India moves to replace British colonial-era sedition law with its own version

NEW DELHI (AP) — India’s government proposed legislation Friday in Parliament that seeks to replace a British colonial-era sedition law with its own version.

The government also submitted a bill that it said would better protect women and children by providing greater punishments for sexual crimes.

Britain's rulers in India imposed a law against sedition — actions aimed at encouraging people to be or act against a government — in 1860 to repress freedom fighters. India won independence from the British colonialists in 1947, but continued to use the law.

Indian Prime Minister Narendra Modi’s critics accused his government of using sedition charges to label dissenting citizens as disloyal toward the country. A conviction carries a maximum sentence of life imprisonment.

Home Minister Amit Shah said Friday that the bill submitted to India's lawmakers would repeal the British offense of sedition and introduce a new provision.

Chitranshul Sinha, a legal expert, said the government's proposed provision would punish “acts endangering sovereignty unity and integrity of India.” It carries prison sentence range of seven years to life.

"It doesn’t get rid of the British-era law. They (the government) have rearranged the provision,’’ Sinha said.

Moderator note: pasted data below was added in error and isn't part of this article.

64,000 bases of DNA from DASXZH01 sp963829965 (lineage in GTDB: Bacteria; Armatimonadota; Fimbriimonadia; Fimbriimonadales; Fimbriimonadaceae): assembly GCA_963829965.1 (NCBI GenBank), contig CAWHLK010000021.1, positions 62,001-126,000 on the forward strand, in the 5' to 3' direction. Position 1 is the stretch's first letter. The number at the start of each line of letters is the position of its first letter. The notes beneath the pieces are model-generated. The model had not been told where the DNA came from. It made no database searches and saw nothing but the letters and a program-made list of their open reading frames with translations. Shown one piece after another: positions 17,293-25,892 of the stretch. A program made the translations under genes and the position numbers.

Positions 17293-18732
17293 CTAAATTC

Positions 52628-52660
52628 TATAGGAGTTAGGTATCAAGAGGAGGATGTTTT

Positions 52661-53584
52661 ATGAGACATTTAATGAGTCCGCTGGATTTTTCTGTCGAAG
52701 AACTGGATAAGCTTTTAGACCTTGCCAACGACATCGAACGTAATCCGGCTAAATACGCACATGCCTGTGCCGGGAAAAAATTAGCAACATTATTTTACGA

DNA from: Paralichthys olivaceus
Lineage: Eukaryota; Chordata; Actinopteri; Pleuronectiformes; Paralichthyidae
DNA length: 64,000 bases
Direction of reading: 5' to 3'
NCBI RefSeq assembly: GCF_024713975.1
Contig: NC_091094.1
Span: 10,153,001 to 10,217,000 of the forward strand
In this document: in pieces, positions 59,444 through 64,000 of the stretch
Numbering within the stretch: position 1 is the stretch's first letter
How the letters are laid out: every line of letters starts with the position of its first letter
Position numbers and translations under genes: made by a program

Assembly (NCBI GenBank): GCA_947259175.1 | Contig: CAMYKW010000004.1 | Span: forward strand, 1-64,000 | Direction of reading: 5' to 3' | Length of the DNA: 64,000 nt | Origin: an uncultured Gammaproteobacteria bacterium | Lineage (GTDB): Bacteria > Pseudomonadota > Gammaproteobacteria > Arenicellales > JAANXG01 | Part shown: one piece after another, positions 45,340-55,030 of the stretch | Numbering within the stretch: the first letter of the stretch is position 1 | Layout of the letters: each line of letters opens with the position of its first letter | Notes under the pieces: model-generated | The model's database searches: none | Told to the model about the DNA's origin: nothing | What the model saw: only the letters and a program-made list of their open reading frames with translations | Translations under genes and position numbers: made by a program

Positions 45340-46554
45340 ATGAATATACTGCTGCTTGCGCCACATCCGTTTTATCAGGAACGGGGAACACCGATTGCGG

"It’s just a change of name. Essentially, nothing has changed,” he said. said.

The bill intended to protect women better would make sexual exploitation on the pretext of marriage, employment or promotion, or through the use of a hidden identity, a crime.

The legislation would make a gang rape conviction punishable by a maximum life sentence. imprisonment. Raping a child would be eligible for a death sentence, the Press Trust of India news agency said.

The bill also would allow penalties ranging from seven years in prison to death for mob lynching.

“I can assure the House (Parliament) that these bills will transform our criminal justice system. Punishment will be given to create a sentiment of stopping crime,” Shah said.

The two houses of India's Parliament are expected to consider the two bills later this year.